Here under the light of the full moon I have been writing on the nature of éigse as a kind of poetic wisdom. I was working on the paragraph where I discuss the link between this kind of insight and madness when a memory suddenly came rushing back to me.
Decades ago I was a confident and dedicated Christian considering entering the ministry as a priest, so on the suggestion of a friend who was in seminary at the time I went and spent a year working at a project in Kingston-on-Thames (just outside London). It treated both substance abusers and troubled youths, and I was confronted there by a world that I never thought possible. I’d known of its existence for years, but the reality of deliberately self-destructive behaviour had never imposed itself so strongly on my awareness. By the end of the year my conviction that I was priest-material had been irrevocably shaken and would soon collapse entirely. That is a different story, though.
The story here concerns one Sunday when I took up the offer to deliver my first (and thereafter only) sermon. The project was connected to the local baptist congregation and in fact held its own services on the project’s grounds as the director was also the priest. I worked for days on it, producing about six pages of material, but when I stood up before the people gathered I suddenly felt it was all rubbish so ripped up the pages and extemporized for about ten or fifteen minutes.
Afterward, many people complimented me on my delivery or some of my points, but I was convinced that I had completely botched the whole endeavour and so was milling around during the coffee-hour afterward in a kind of daze. While I was doing this, I found myself beside a young woman who was brought to the service every Sunday and who suffered from some kind of mental affliction. I don’t remember what it was, but its effects were that she rarely spoke to anyone, spent most of her time staring off into space and, when she did speak, did not make much sense at all.
On this particular day and after I had made some sort of lame greeting, she fixed me with a hard, piercing gaze and said ‘will you betray me?’ Being an avid Christian and prone to intense feelings of guilt for just about everything under the Sun, I suddenly had the feeling that somehow God was speaking through this young girl. I had in several other places and at different times come across the idea that madness could sometimes be a kind of blank state on into which divinity could intrude, so that the insane might sometimes speak prophetically, and the moment abruptly felt charged with some great significance.
‘I hope not!’ was all I could think to reply, but she answered without missing a beat, ‘it’s too late; you already have’ — and just like that the moment passed. She turned away and walked into the crowd of murmuring parishioners.
At the time, I was too stunned and horrified by the whole encounter to talk about it with anyone, emotionally fragile as I was after delivering my sermon, so when her guardian came by and said (without my bringing up the incident) that he hoped she hadn’t said anything too strange — she could, after all, get quite confused — I simply brushed off the encounter and fetched another cup of coffee. Nevertheless, I could not shake the feeling that something momentous had happened, though precisely what was beyond my understanding.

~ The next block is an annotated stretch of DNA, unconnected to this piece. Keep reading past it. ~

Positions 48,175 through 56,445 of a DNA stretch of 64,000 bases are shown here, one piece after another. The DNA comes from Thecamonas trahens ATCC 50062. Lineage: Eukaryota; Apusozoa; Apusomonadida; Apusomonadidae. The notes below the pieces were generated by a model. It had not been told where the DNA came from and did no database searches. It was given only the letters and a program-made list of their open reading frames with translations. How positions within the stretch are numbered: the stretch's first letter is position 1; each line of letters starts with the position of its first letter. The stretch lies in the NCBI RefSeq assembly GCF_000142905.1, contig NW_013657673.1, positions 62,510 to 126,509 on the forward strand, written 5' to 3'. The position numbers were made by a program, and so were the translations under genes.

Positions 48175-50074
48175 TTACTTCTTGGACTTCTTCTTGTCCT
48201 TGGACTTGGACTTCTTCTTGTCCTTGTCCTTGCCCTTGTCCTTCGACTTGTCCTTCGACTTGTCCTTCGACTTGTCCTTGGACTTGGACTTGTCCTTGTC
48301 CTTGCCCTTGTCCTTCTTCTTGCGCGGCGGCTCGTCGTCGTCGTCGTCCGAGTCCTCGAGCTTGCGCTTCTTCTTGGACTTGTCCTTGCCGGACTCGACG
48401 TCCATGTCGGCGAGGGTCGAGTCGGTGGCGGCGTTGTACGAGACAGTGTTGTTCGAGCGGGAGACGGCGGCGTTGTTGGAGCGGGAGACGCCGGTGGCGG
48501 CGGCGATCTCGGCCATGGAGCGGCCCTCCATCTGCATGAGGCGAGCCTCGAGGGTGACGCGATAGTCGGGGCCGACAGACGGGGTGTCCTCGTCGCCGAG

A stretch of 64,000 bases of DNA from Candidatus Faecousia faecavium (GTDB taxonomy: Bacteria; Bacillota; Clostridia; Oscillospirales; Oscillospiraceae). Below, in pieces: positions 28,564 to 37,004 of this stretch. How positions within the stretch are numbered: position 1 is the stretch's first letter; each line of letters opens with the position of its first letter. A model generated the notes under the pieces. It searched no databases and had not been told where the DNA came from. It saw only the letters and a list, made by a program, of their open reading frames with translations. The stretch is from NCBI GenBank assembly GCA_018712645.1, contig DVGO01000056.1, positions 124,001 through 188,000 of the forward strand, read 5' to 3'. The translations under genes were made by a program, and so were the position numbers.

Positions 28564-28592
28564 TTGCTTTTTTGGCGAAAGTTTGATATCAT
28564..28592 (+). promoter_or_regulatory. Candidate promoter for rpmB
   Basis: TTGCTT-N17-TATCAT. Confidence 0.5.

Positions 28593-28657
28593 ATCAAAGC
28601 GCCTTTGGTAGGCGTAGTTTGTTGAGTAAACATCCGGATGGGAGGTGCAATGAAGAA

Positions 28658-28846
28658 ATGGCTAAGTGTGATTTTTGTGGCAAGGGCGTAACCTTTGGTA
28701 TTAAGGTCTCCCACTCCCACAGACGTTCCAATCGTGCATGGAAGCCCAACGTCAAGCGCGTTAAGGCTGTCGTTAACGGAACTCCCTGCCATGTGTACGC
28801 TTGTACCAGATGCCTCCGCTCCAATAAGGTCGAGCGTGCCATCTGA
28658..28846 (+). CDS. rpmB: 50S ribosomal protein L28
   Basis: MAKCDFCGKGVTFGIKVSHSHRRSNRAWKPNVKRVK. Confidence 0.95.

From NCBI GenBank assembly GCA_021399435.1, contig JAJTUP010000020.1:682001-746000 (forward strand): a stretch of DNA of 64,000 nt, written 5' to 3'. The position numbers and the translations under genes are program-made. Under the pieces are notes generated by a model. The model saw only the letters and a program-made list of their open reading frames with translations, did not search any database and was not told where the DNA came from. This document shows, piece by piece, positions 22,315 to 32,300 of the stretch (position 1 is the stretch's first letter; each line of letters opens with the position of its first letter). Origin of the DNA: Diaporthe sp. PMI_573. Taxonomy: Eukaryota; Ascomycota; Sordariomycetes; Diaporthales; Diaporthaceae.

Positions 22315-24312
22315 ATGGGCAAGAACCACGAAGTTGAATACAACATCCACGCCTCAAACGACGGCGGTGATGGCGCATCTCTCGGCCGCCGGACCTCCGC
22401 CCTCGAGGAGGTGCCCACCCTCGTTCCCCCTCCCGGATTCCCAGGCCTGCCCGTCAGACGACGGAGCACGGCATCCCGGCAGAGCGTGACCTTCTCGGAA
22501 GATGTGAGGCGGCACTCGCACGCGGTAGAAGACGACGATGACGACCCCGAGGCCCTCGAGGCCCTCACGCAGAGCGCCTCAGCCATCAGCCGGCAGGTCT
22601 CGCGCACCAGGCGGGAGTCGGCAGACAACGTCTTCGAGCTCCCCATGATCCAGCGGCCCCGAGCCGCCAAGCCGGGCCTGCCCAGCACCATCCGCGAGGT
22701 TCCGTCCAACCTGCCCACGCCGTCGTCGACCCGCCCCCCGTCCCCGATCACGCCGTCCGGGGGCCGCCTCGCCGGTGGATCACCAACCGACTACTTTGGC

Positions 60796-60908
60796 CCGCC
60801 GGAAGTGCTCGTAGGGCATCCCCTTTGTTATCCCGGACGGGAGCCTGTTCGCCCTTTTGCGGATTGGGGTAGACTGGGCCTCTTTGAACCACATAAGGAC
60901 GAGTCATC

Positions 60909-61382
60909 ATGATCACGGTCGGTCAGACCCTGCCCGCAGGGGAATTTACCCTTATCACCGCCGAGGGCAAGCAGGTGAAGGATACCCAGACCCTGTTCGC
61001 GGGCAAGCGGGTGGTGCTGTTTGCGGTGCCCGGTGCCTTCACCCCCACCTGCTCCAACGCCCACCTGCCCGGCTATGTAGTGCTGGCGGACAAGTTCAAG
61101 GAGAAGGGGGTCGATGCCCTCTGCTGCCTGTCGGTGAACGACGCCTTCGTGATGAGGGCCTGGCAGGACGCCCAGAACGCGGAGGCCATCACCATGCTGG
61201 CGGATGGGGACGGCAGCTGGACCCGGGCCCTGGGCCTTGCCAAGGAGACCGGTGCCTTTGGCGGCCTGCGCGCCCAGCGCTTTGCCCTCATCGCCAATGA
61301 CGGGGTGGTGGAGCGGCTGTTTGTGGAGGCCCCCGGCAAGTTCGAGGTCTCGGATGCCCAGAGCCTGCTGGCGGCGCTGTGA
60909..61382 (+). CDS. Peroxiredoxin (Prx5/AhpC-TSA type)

Looking back now it occurs to me that perhaps my first instinct was correct, but my interpretation was misguided. I took her to be communicating something from the Christian god and so accusing me of betraying my vocation to the ministry, but with my new perspective there is much more that might be going on. Might she have been speaking with the voice of that divinity which has taken an interest in me from the beginning, that presence who was always there with me in the woods and who guided me to my first book of runes when I was only nine years’ old, and the one whose trust and efforts I was betraying and continually betrayed by imposing a Christian paradigm onto my entire experience?
Éigse, that peculiarly poetic insight and wisdom that can be sought in extreme experiences, honed through intense training, but is ultimately uncontrollable, can and often exhibits the tokens of madness. After all, Oðinn, the god of mantic insight and otherworldly knowledge who first brought poetry to humanity, bears a name that means ‘the Warped-One.’ He is also highly irregular in his habits. The seventh-century king of the Dál nAraidhe, Suibhne, having been cursed by a Saint to live in madness as a ‘wild man’ of Ireland, suddenly was also gifted with the ability to compose prophetic poetry quite literally ‘on the fly’ (as he was at least partially changed into a bird). I was certainly not imbued with the poetic spirit that day but believe that my attempt to be so allowed me the insight enough to recognize when it had, unsought and unbidden, alighted upon another already prone to it.